... propulsive, fiercely confident ... To her great credit, Taddeo resists the pressure—rampant these days—to craft a likable, 'relatable' female narrator. In Animal she gleefully does the opposite ... Taddeo can write a killer sentence ... She’s at her best when exploring the murky, sometimes twisted relations between men and women ... If all this sounds far-fetched, it is. Taddeo isn’t a subtle writer. But what she lacks in nuance, she makes up for in bravado, psychological acuity and sly wit. Joan’s voice is so sharp and magnetic that the reader will follow her anywhere—even to the dark and increasingly unbelievable depths her creator sends her ... The world of Animal is relentlessly bleak. If its particulars don’t always make sense, its values at least remain consistent ... Writing a novel is a shell game—an elaborate con in which the author aims to dazzle with what she does well, in hopes of distracting the reader from what she can’t do at all. Taddeo’s prose glitters. She has a gift for aphorism, the observation that astonishes. She is less successful at imagining the shape of a life. As the story unfolds, Joan’s depravity has a numbing effect, and the unremitting degeneracy of the male characters begins to seem didactic. The intention seems less to shine a light on human nature than to cast it in funhouse shapes ... Taddeo is writing with all her stars out, though they shone a little brighter when life itself supplied the plot.
Animal will confirm [Taddeo's] status as a pre-eminent channeller of women’s interior lives ... She is among a new generation of authors coming to prominence — novelists such as Raven Leilani, Leïla Slimani, and Ottessa Moshfegh. Theirs are no-fucks-given, visceral, pared-back narratives that unspool the generational trauma that women have had to hold in and endure for centuries ... Come to it fresh, and savour a cleverly constructed psychological thriller that depends on the accretion of casually tossed in details about Joan’s past and hints about the future ... Joan drives across America with her life in boxes, and here Taddeo displays the deep-dive detail at which she excels, her keen journalist’s eye that seeks 'colour' and can itemise it ... This book is a raging, funny and fierce thriller with a protagonist whose life force, against extraordinary odds — always in the gaze and sometimes the grasp of predatory, abusive men — is a thing of wonder. Taddeo is a folklorist of our performative age. Her fiction employs the same propulsive storytelling we saw in Three Women, itself a feat that owes a lot to the oral tradition.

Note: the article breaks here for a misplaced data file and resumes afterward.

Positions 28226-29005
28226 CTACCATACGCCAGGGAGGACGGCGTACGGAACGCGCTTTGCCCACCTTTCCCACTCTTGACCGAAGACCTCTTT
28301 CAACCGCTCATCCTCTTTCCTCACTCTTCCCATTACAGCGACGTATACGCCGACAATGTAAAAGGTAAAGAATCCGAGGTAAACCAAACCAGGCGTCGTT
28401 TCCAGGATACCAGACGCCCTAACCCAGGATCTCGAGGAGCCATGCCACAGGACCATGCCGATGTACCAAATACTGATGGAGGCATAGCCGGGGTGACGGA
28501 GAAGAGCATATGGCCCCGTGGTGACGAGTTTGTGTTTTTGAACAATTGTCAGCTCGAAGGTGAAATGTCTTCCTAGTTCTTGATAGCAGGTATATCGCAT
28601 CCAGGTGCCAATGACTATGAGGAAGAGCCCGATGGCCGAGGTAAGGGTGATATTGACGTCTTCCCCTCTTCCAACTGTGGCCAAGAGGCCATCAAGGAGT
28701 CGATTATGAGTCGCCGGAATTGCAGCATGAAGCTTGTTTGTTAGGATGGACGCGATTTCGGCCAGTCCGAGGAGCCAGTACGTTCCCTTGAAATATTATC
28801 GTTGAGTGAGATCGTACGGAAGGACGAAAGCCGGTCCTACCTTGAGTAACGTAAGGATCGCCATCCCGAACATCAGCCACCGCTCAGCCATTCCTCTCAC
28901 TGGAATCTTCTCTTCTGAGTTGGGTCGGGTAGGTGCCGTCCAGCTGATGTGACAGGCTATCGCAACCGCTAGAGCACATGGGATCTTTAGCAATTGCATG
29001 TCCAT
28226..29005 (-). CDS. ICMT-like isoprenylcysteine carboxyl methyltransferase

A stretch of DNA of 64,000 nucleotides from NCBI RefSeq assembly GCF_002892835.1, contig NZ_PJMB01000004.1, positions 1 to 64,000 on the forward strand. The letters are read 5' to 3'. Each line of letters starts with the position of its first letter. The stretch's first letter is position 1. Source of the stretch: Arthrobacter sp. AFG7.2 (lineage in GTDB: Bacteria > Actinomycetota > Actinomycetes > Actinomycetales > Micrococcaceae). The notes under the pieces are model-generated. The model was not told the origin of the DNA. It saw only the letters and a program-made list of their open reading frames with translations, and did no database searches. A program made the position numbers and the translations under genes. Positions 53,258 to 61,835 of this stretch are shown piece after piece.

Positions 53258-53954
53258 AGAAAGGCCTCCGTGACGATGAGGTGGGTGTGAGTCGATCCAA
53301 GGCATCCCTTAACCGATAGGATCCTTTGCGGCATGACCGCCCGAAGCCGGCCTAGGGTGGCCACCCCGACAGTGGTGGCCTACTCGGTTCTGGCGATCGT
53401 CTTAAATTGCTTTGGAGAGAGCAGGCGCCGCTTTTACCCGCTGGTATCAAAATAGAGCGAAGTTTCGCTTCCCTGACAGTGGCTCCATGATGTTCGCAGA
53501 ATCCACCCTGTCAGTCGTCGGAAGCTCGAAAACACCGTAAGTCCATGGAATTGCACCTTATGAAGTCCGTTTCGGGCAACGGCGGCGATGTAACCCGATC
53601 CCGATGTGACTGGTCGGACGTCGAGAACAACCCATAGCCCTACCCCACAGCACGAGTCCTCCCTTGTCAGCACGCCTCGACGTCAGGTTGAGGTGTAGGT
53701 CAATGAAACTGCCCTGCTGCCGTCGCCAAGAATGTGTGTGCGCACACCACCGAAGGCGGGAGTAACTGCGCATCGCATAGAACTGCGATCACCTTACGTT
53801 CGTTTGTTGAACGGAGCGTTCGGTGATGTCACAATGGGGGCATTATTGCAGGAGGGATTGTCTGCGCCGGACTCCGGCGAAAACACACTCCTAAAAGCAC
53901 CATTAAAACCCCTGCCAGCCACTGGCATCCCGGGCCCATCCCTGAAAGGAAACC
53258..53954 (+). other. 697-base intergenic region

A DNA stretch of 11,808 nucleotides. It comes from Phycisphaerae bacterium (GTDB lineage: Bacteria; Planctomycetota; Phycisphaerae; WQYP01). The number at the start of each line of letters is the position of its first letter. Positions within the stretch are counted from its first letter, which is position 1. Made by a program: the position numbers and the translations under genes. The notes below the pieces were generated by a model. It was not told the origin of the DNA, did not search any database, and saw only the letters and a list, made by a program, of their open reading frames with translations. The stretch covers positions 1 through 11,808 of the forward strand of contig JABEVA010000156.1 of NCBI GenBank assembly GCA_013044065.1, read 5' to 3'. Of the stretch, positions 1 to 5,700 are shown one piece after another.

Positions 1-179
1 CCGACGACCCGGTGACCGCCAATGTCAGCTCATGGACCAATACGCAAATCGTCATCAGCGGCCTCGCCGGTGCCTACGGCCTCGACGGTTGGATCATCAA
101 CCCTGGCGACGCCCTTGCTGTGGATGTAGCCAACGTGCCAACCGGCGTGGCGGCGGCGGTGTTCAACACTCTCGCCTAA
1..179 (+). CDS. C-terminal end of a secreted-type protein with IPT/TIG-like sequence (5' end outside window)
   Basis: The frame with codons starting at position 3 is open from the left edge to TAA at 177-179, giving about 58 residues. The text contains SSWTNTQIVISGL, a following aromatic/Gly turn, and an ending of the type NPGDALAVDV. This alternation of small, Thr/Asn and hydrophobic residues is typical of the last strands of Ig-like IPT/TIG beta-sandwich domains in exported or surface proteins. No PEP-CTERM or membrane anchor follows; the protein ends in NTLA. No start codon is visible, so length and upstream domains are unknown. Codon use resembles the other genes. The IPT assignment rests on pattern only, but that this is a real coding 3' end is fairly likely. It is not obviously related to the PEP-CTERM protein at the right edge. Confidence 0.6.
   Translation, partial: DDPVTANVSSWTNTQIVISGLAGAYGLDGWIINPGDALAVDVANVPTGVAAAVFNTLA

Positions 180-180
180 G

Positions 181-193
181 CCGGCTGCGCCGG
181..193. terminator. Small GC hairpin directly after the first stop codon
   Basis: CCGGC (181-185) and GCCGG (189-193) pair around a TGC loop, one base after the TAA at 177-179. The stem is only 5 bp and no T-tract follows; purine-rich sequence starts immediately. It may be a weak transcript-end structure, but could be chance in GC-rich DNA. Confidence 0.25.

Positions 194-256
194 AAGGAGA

... alarming ... All the harping on darkness—blood, bone, hate and the rest—combined with a rather awkwardly fancy prose style initially makes Animal feel like a teenager’s 'look at me, don’t look at me' howl, written on a satchel or ring binder where grown-ups will definitely see it. However, as we accompany mad Joan on her journey of reckoning with her past, something more interesting emerges ... Taddeo has a sharp eye for the pretentious coffee places and farmers’ markets of yoga-mad California, and a beautifully painterly way of immersing us in the sunburnt scrub and spiky rough land of Topanga canyon ... although Joan’s story is hard to read and sometimes annoying, it’s about time some writer was brave enough to take the present iteration of man-hating, ball it up with a healthy dose of Freudian theory and splatter it all over the phoney wellness culture that promises women so much and delivers so little. This cross and sexy book smacks of a literary career in its adolescence but Taddeo has the guts and big ideas to become something great.